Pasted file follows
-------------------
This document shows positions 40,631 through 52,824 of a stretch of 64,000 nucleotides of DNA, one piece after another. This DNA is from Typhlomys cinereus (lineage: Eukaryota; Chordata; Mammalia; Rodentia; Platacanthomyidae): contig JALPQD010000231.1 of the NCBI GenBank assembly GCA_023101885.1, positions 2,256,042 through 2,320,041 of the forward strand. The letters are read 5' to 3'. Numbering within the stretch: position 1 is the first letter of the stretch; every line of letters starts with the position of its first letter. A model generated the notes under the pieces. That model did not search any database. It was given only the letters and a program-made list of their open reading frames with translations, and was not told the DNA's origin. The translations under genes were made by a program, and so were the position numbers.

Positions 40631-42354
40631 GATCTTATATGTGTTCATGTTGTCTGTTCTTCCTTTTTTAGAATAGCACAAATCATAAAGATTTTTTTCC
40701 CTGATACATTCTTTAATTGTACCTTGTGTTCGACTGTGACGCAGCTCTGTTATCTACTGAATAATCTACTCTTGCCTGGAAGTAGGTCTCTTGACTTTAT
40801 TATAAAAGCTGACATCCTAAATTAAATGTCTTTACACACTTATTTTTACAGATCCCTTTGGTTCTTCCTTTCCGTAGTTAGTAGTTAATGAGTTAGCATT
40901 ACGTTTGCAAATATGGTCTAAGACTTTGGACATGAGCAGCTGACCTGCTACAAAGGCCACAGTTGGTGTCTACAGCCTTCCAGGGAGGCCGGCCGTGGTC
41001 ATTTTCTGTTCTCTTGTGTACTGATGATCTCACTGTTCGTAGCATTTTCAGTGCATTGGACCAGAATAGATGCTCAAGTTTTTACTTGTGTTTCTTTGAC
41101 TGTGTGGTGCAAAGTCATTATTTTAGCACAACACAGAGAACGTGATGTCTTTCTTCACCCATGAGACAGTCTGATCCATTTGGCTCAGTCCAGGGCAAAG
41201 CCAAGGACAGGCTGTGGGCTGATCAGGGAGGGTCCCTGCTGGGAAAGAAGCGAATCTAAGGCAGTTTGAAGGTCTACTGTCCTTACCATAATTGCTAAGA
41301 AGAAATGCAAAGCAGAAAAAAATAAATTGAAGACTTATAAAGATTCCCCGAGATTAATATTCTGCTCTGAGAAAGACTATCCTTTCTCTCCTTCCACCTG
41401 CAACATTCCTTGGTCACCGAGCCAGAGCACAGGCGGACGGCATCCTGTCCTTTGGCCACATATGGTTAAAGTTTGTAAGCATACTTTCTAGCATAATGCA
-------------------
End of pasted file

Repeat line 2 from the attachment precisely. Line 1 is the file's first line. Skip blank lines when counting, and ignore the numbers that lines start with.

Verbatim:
Positions 40631-42354